Published in the April 29, 2021 edition.


The best news out of Tuesday’s Town Election is that Wakefield isn’t totally gone.

Not yet, anyway.

I guess I’m not supposed to use the word “normal” anymore, but Tuesday’s vote on the Warrior logo was a victory for those who value tradition, history and the people’s right to tell their elected officials what they think.

The opponents of the logo didn’t want the people to be heard.

Now you know why.

You can also see why the School Committee refused to wait for the election and voted on the logo a month ago.

Can you imagine how overwhelming the “Yes” vote would have been if people thought their vote might actually make a difference? It would have been at least 2-1 and maybe even 3-1 in favor of keeping the logo.

That’s what the School Committee wanted to avoid. A mere 600-vote majority in favor? They figure they can just ignore that.

The “Save the Warrior” movement was the definition of a true, grassroots, populist movement.

The “Vote No” side raised over $7,000 in their effort to defeat the logo. But the “Save the Warrior” people beat them without raising a dime.

That’s because they had the people on their side.

The “Vote No” group didn’t just outspend the Warriors, they had the elite government establishment in their corner. They stacked the Native American panel with professional anti-logo activists. They scheduled a “public forum” on the logo for St. Patrick’s Day, when normal people are out celebrating. They created a convoluted and confusing “survey,” so they could manipulate the results. They called in members of the Boston media to do slanted stories.

And they still lost.

People don’t mind a fair a fight. But they can see when the fix is in and they don’t like it. Still, they got their chance to be heard in the one truly fair referendum, the one on April 27. The one that the School Committee didn’t want to happen.

The “Save the Warrior” people were called “racists” on social media. At public meetings, they were compared to the neo-Nazi “White Lives Matters” creeps that visited Wakefield a few weeks ago. The Warrior logo was likened to the Confederate flag.

Signs were stolen from the front lawns of pro-Warrior homes and ominous letters were placed in their mailboxes. Logo supporters and their children were tormented by anonymous bullies online. A hate website was created to harass and intimidate logo supporters. 

In the face of all this, many logo supporters were reluctant to speak publicly. And who can blame them? No one wants to be harassed or called a racist. But these silent logo supporters saw what their more vocal friends and neighbors were being subjected to. It made them angry and it stiffened their resolve to vote to save the Warrior when they got their chance.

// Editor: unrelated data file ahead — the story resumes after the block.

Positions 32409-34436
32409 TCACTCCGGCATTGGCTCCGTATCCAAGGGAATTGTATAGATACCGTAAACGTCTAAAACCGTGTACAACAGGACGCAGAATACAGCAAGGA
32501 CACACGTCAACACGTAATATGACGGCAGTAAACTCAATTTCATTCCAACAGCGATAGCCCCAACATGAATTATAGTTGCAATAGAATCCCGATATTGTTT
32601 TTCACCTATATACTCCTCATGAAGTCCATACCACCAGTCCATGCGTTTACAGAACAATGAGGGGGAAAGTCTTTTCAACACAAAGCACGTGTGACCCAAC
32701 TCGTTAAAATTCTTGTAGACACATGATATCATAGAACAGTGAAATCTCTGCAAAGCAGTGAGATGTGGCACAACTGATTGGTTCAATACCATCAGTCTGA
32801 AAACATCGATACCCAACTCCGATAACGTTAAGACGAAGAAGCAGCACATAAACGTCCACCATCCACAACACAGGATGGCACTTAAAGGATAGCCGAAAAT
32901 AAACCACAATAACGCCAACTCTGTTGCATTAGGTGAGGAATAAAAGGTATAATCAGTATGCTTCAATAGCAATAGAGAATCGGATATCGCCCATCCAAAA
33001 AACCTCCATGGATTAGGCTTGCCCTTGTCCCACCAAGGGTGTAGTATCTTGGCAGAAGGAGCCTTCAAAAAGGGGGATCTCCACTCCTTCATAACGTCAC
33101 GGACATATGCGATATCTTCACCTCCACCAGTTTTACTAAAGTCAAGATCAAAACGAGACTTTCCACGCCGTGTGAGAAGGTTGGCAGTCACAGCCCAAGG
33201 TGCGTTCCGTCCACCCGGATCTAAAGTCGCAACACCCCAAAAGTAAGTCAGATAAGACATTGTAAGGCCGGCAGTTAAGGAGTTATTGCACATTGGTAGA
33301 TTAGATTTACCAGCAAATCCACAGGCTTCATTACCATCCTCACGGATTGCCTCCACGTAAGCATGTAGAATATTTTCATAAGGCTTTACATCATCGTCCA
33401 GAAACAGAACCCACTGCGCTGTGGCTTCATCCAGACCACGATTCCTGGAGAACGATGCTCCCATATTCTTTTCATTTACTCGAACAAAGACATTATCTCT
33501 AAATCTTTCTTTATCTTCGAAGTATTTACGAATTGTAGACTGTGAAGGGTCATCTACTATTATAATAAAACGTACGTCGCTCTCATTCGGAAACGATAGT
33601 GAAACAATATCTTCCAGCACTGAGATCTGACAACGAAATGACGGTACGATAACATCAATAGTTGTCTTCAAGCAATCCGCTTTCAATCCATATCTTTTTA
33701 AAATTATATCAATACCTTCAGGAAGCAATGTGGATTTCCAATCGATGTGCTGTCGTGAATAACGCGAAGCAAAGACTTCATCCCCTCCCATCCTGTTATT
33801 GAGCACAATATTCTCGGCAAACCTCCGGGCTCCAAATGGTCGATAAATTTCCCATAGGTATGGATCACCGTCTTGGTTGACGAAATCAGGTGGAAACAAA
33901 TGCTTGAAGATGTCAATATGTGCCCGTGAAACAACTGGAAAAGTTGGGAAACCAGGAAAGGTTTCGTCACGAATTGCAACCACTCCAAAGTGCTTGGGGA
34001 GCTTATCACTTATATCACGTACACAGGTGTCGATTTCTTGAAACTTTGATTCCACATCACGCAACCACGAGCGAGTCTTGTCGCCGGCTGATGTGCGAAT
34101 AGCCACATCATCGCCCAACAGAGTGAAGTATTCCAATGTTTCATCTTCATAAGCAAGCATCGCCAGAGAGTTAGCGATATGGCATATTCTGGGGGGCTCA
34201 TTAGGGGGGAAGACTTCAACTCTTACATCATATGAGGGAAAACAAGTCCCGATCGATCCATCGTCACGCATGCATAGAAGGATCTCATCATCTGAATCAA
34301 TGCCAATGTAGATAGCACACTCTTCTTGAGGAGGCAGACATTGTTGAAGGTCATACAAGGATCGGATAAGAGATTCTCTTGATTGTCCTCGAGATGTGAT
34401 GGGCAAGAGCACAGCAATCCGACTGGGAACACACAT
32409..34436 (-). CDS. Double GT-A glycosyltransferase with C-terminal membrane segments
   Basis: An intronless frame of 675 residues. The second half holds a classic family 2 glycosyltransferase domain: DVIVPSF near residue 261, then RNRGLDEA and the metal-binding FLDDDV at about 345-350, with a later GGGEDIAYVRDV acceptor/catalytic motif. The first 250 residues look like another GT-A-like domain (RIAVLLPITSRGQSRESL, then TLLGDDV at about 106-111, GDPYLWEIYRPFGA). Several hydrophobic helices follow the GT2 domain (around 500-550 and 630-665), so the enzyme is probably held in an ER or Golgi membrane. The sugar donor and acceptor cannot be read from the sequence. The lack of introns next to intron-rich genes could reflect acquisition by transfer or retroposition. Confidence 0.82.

More than one local resident remarked that at first, they didn’t care one way or the other about the logo. But when they saw how obnoxious the anti-logo people were, they wanted no part of them.

The anti-logo people feigned confusion over why the Save the Warrior side was using the more traditional, side-profile Warrior image instead of the so-called “angry Indian” forward facing logo that’s been more prominent in recent years.

But they were just pretending not to understand.

They knew that they were being presented with a compromise solution. But the anti-logo people are not compromisers. It’s their way or the highway. They pretended they didn’t get it, so they wouldn’t have to admit that they were unwilling to bend or meet their opponents somewhere in the middle.

The side-profile Warrior image is the logo preferred by the Bayrds, Wakefield’s most prominent Native American family. The Bayrds made it clear on numerous occasions that they did not want the Warrior logo eliminated. They told the School Committee that they were proud of it and considered it part of their family’s heritage and legacy to the town.

They were ignored.

Now, after stealing that legacy from them, the School Committee says they want to do something to “honor” the Bayrds. How patronizing.

We’ve also been hearing a lot about how the logo issue has “divided the town” and about the need to “restore unity.”

If the new School Committee is serious about honoring the Bayrds and healing the divisions in town, they could agree to compromise and make the traditional, side-facing profile image the official logo.

The anti-logo crowd would get what they wanted – the elimination of the “angry Indian” that they find so offensive. The voters would get what they want. And, most importantly, the Bayrd family would have their legacy restored.

It’s an eminently reasonable solution, so don’t hold your breath waiting for it to happen.